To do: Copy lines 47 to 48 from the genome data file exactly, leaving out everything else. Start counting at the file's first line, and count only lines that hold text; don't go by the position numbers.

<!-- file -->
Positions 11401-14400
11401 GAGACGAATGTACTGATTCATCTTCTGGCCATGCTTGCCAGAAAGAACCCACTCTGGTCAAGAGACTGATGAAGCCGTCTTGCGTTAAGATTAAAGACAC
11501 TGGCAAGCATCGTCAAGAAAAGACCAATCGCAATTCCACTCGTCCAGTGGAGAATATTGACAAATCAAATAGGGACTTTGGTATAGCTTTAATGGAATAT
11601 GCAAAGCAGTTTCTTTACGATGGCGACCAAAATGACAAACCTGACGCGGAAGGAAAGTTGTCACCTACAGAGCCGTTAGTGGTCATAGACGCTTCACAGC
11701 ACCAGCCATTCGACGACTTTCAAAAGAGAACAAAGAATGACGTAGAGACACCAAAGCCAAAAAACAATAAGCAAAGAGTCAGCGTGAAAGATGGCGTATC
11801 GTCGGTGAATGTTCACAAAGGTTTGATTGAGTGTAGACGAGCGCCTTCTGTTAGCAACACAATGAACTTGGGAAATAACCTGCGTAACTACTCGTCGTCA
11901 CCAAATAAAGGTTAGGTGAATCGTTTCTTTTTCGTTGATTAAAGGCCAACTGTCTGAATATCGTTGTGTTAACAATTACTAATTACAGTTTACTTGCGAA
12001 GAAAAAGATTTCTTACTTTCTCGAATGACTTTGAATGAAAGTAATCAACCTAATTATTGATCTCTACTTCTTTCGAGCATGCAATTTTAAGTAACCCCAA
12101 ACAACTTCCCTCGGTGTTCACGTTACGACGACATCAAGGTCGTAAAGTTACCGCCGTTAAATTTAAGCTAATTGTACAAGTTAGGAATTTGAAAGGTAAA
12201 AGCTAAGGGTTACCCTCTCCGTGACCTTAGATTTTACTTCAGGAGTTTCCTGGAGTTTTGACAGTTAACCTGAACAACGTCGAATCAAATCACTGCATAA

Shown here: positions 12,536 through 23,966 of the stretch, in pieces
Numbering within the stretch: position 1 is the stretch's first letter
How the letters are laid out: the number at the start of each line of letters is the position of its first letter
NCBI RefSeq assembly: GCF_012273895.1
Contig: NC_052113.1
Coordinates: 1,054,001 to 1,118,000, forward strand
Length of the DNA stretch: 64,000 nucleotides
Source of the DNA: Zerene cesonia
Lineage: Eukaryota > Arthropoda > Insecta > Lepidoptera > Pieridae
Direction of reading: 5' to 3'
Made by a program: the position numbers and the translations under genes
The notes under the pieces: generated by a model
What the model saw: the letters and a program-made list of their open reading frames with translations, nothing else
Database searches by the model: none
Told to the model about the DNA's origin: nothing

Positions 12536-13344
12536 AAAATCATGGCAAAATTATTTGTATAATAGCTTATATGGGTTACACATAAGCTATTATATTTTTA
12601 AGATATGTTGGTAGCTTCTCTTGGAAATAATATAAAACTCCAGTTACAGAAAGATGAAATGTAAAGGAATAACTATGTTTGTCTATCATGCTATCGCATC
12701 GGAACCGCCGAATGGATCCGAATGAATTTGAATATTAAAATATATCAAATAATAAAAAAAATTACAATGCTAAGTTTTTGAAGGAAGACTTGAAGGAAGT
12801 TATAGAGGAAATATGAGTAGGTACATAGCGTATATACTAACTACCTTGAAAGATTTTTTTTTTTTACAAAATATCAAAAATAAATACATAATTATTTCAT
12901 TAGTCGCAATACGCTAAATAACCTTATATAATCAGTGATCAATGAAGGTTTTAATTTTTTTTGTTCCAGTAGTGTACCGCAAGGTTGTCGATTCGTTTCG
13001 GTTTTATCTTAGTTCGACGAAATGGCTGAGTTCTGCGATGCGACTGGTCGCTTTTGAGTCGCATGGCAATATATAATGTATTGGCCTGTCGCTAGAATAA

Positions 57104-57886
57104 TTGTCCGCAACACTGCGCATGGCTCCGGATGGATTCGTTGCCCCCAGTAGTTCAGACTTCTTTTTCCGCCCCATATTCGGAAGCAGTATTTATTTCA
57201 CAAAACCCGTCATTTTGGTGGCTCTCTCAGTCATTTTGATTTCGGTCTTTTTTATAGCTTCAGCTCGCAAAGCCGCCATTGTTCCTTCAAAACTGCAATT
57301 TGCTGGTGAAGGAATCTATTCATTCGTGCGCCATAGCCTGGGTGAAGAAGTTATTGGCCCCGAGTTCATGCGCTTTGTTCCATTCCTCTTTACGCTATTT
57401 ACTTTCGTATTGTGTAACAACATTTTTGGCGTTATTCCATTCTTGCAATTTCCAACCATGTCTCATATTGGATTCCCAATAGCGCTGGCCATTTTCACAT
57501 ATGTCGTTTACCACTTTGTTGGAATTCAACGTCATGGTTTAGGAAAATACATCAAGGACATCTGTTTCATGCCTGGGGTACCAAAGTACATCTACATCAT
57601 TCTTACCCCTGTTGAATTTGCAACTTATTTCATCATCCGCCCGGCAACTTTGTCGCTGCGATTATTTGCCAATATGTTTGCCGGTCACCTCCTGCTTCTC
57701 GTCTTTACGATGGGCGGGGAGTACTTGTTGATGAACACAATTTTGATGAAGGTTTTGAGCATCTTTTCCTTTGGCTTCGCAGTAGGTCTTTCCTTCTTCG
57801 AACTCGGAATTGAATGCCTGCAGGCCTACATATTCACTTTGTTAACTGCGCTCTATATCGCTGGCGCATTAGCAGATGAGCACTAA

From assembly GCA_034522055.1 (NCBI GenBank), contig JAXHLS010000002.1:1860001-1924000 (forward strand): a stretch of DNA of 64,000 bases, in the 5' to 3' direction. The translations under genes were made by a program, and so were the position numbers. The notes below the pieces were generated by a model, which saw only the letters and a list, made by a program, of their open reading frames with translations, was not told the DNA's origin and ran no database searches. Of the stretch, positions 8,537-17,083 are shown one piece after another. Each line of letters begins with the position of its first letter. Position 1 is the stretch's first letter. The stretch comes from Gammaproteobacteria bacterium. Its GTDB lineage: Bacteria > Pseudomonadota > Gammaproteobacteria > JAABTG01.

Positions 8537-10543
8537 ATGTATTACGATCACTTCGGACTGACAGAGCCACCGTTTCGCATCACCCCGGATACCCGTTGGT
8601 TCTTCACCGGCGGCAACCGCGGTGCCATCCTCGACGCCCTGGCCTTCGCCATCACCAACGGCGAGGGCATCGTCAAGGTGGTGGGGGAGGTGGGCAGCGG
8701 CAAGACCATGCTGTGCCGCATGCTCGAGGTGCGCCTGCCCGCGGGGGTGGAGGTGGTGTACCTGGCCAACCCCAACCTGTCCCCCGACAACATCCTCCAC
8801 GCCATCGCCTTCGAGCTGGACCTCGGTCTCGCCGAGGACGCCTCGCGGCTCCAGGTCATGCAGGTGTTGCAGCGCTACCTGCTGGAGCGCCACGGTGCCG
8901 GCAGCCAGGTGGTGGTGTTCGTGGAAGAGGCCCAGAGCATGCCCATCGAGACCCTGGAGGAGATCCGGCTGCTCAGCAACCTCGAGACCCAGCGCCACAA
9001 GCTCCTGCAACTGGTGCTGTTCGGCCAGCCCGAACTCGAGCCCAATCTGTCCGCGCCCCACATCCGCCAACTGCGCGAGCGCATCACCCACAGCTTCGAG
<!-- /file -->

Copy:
8801 GCCATCGCCTTCGAGCTGGACCTCGGTCTCGCCGAGGACGCCTCGCGGCTCCAGGTCATGCAGGTGTTGCAGCGCTACCTGCTGGAGCGCCACGGTGCCG
8901 GCAGCCAGGTGGTGGTGTTCGTGGAAGAGGCCCAGAGCATGCCCATCGAGACCCTGGAGGAGATCCGGCTGCTCAGCAACCTCGAGACCCAGCGCCACAA